When I read a particularly delightful passage, I found myself turning to the title page and running my finger over her indecipherable magic marker signature. Who was this woman? Is she like me? Or, is she commenting on what it’s like to be me?

When I finished the book, I googled her. She’s married to a handsome man! Maybe I will marry a handsome man too, I thought. She just had a child. Maybe I will have a child too, but later, when I am her age. Will I worry about bringing a child into “our Lover’s Story”? Will there be a “Story”? In those moments of reading and googling, and “liking” her on Facebook, and watching the video she had just posted, I thought, yes, my life will look very much like hers. And, perhaps more deluded than the main character in The First Bad Man, I thought, but for me there will be no Clee, no Phillip, no Kubelko Bondy, no bad person or thing, and so I have obviously learned nothing, but will keep the book on my shelf and will go back and read parts of it again.

Forever by Judy Blume

I recently saw Forever by Judy Blume on a list of great books by women for women. I haven’t read young adult literature since…probably since I was a teenager. I was immediately struck by how bad the writing was. The book is a study in telling instead of showing. After deciding early on that it was not worth a close read, I just skipped ahead, read all of the sexy parts, and called it a day.

image from goodreads.com

image from goodreads.com

However, after a few days of reflection, I’ve come to realize that it probably is an important book. Sure, I found most of the writing off-putting, but it was probably pretty good/typical/appropriate/accessible for young adult fiction. Evidently, it’s one of the first books that’s about young people entering into their first sexual relationships. Blume portrays a very white, middle class, private school kind of normal. So, that was limiting, but still useful. It depicts young people being very straightforward with each other. All of the experiences are very consensual and thoughtful. If someone has a feeling or doesn’t want to do something, that’s okay. They talk about it. Blume is modeling a relationship, though perhaps overly simplified, is straightforward and consensual, and sadly, that’s really rare. So, after reading the thing, I’d agree that this is an important book for all women, especially young women, and the people who want to sleep with them.

Meru directed by Jimmy Chin, et al

This year at Sundance, I had the opportunity to see Meru, a documentary film about Conrad Anker, Jimmy Chin, and Renan Ozturk’s summit of Mount Meru, or the “Shark Fin” in the Himalayas. I was a little worried that I might spend most of my time averting my gaze from the vertigo-inducing shots of men hanging by a rope over 20,000 foot drops. While there were plenty of those shots, there are also a lot of beautiful scenes that did not invoke a need to cover my eyes. The cinematography is absolutely beautiful and unforgiving throughout.

image from Meru trailer

image from Meru trailer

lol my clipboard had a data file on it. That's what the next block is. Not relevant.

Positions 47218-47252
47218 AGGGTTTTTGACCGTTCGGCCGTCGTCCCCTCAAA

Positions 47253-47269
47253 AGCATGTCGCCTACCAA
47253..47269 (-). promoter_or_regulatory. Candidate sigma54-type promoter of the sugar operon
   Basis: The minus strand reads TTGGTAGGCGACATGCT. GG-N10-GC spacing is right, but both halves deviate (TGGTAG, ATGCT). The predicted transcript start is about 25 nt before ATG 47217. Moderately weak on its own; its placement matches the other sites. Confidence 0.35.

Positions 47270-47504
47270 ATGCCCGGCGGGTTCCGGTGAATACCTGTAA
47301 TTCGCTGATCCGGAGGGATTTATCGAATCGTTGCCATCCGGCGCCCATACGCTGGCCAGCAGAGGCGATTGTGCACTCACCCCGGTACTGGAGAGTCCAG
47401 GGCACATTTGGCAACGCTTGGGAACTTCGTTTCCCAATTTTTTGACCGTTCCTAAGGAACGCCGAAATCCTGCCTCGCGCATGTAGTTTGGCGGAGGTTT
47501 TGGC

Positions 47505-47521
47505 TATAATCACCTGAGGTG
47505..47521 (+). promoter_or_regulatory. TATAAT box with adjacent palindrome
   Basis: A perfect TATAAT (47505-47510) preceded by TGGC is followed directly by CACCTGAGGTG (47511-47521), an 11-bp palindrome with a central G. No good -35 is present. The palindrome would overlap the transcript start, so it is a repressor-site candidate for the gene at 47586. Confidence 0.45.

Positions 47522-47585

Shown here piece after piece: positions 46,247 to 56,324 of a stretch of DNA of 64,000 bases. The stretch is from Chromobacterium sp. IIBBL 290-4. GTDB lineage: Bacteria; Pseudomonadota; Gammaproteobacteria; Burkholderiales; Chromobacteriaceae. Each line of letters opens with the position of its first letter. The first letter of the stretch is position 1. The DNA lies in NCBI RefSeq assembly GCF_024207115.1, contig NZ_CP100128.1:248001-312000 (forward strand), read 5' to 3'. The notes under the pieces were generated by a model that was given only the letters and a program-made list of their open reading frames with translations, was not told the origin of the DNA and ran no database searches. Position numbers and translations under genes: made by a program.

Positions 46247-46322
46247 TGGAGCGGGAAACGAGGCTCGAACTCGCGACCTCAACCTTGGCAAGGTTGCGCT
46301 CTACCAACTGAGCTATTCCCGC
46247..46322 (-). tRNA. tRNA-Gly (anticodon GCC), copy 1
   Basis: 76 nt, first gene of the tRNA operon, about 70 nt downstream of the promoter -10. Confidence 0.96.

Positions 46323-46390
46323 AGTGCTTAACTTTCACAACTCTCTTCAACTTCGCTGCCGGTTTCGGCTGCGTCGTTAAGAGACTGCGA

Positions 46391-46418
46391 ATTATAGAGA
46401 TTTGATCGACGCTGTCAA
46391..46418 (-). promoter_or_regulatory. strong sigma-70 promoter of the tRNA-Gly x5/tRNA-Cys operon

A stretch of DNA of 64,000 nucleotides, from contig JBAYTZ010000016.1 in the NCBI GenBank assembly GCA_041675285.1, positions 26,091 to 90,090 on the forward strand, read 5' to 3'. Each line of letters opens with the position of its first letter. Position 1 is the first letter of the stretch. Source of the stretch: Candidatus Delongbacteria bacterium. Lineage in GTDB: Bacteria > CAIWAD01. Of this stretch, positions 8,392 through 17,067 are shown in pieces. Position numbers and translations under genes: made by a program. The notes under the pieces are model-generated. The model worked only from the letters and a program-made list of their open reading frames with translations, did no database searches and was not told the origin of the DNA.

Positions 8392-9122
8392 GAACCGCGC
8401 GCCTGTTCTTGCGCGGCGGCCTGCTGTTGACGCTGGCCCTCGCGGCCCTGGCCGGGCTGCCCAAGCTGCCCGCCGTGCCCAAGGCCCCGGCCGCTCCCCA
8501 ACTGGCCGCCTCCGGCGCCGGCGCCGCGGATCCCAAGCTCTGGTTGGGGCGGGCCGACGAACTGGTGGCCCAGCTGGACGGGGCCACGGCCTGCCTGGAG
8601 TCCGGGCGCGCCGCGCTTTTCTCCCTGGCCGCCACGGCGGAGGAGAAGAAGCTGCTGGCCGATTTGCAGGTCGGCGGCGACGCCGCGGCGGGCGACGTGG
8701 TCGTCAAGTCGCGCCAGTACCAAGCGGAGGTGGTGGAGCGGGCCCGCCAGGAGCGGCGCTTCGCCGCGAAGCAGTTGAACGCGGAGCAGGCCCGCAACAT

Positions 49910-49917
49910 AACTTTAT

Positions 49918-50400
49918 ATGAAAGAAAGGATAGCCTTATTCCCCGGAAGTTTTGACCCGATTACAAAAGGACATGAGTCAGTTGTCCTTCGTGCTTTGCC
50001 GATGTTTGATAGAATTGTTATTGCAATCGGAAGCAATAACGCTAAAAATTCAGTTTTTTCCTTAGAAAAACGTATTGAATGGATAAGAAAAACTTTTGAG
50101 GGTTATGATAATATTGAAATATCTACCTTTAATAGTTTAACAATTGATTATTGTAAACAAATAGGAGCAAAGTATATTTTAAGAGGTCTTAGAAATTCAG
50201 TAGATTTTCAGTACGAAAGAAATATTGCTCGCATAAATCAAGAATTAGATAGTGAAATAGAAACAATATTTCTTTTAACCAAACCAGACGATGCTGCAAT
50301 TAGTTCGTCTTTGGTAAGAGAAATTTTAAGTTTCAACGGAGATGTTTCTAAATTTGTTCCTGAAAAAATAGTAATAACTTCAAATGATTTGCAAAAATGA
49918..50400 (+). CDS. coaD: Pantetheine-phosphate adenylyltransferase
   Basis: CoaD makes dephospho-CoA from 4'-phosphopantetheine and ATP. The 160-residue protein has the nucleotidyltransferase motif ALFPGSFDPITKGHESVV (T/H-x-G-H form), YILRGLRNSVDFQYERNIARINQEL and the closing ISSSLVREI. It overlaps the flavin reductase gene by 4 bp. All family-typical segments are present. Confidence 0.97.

At about the mid-point, viewers get a lot of backstory on these three climbers. Each of them overcomes absolutely unbelievable obstacles. (Well, maybe not so unbelievable given that they are elite climbers.) I went in worried that this would be one of these films when men (yes, men) do these insane things that make no sense and risk their lives and everyone’s lives, and for what? But I enjoyed and admired these men throughout the film.

They each brought such unique personalities to the screen. Conrad is the hardened old-timer with tons of experience. He’s got a remarkable record for safety, but he’s got a thin exterior might be pushing too hard at this point in his career. There is evidence that Jimmy is aggressive and unstoppable in his pursuit of success, but he’s so quiet and understated about it. Renan has a natural, physical ability, but he’s got a spooked look in his eyes—maybe it’s the fear of being a newcomer or maybe he’s haunted by what’s to come.

Watching the film, I was proud to be in the same species as these guys. It makes me think about the things we’re driven to do. The things we obsess over until we absolutely must do them. Some of us know what we have to do, and it usually means logging countless hours alone with one’s self. This is why, though I recognize my need for relationships, I trust solitude. Important things happen there, and etching out that time and being willing to spend that time alone is key. For some people, that great thing is having a child.

During this film, though it is very masculine, I was reminded of doula work. Like the men climbing Meru, women in labor are inexplicably driven, but they reach their breaking point, they’re brought to the brink, and then beyond to the place where their skin starts to break—just like the climbers. They continue on as the animal body takes over and the higher intelligence and the spirituality are all forced to work together. All three are required, which is one of the lessons, I think. I always say, “What doesn’t kill you makes you stronger, or it weakens you badly.” However, in this film, what doesn’t kill them actually does make them stronger. Cliché as it may sound, the film reminded me of our greatness as human beings. I feel newly inspired to pursue the things I must do in this life, for more quiet focus to better understand what those things are, and a deeper commitment to the solitude they require.